Fighting to walk again

Local clinic helping woman get stem cell treatment in Russia

Brittney Ham has a supportive family, determination and hope, a combination that keeps the thought of walking again active in her mind.

But money stands in her way.

“If I had the money I would be walking,” Ham said.

Now 24 years old, Ham was paralyzed at age 16. She and her boyfriend got a ride home with a drunk driver who crashed, ejecting Ham from the wreckage and severing her spinal cord.

People with spinal cord injuries can improve with therapy over time, but when the cord is totally severed, as Ham’s was, patients are offered little hope of regaining sensation below the point of injury.

Ham and her mother have become experts on various complex treatment approaches that create paths for healing thought impossible before.

In 2006, they went to Russia twice, working with Dr. Andrey S. Bryukhovetskiy at NeuroVita Clinic to implant Ham’s own stem cells into her spinal cord.

“The first time I stayed for a month and went through 10 days of testing. You get two injections each time you go,” Ham said. “Follow up visits are ideally every three months, but you can return at anytime and pick up where you left off.”

Standing between Ham and her third trip to Moscow, three years later, is money. She has just under $6,000 raised and saved to go to Moscow, but in addition to the $12,100 fee for treatment at NeuroVita Clinic, she needs $3,000 for airfare for herself and her mother.

Ham uses a wheelchair and has little sensation below her chest, so she also lacks bowel and bladder control, something she hopes to regain through treatment. Her experience in 2006 leads her to expect continued improvements upon her return.

“From my four injections I have gained some new functions and sensations. The pink color has returned on the bottom of my feet. I can now feel my bladder, and the next visit should return it to full function,” Ham said. “After a ten-minute warm up, I can push bike pedals for 20 minutes on my own power. I can feel my legs and muscles tingle down to my toes when I’m on the bike.”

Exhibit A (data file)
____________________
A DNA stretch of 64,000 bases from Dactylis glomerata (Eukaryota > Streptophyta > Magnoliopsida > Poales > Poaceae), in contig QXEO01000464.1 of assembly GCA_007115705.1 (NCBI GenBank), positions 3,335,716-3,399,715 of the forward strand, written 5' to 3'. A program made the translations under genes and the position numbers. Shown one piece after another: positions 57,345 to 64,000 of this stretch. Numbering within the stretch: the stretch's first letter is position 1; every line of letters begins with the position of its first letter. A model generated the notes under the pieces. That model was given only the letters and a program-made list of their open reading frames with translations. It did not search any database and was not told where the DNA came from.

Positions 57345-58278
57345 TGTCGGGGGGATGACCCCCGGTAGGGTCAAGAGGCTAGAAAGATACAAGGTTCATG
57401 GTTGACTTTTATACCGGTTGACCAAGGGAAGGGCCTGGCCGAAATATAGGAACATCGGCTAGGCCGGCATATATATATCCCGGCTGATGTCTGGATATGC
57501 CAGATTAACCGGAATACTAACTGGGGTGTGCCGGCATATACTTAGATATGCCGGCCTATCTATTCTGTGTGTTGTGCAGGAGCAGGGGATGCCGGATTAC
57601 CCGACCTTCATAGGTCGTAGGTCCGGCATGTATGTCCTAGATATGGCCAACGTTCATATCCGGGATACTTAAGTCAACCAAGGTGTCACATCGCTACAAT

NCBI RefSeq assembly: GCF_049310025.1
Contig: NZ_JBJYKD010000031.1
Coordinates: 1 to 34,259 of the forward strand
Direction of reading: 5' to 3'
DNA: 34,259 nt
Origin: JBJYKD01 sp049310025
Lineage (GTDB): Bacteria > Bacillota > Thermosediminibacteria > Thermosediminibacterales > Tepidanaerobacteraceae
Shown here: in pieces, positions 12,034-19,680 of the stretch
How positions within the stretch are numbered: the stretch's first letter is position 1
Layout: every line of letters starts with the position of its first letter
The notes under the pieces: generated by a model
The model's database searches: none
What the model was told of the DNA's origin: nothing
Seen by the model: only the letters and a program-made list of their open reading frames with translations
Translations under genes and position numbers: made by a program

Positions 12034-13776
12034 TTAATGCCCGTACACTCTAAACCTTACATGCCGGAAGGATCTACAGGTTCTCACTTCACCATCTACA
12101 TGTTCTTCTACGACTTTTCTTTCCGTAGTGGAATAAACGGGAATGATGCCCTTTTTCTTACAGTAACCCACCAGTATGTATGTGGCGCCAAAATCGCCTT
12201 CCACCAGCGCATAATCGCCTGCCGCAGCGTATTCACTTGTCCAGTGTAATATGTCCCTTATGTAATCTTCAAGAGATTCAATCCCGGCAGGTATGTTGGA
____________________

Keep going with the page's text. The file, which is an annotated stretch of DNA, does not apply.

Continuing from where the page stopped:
Ham has a new ally in her quest to get back to Moscow and continue her stem cell treatment — the professionals at Clarksville Pain Consultants. Ham has been a patient there for only a couple of months, but already has the staff crusading on her behalf.

“They were left without recourse,” Dr. Kyle Longo said about the Hams. “The treatment they need is extremely expensive, hard for anyone to manage on their own.”

Clarksville Pain Consultants is asking for donations this month on Ham’s behalf, and Longo will match the first $1,500 that comes in.

Staffers have reason to believe their efforts will be fruitful.

“Every year we have done Toys for Tots,” Misty Brown said. “Last year we raised more toys than all of Clarksville put together.”

This year, the staff decided to make Ham the focus of their Christmas fundraising.

“I am so happy to be a part of this,” Brown said. “I prayed about being able to help someone in need and God put Brittney in my life. She is a strong woman and deserves every treatment available.”

Longo said he sees the promise in stem cell transplants for Ham.

“I do believe the treatments will work. I don’t think this effort will be in vain,” Longo said. “It’s amazing she’s able to get a treatment there that we can’t give here that can help her. About two weeks ago, President Obama passed legislation that will allow this research to continue in the U.S.”

Stem cell research was once controversial because stem cells from aborted human embryos were used. But the NeuroVita Clinic re-implants a patient’s own stem cells, harvested from the bone marrow.

“We really feel like it would help her. We’re limited in what we can do here, and we want to do anything to help,” said Chris Craft, a nurse practitioner who treats Ham at Clarksville Pain Consultants. “We’re all really inspired by her story, the progress she has made.”

Craft said seeing such breakthroughs first hand makes his job a joy.

“We get to see people make accomplishments they have been told they will never be able to make,” he said.

The Leaf-Chronicle

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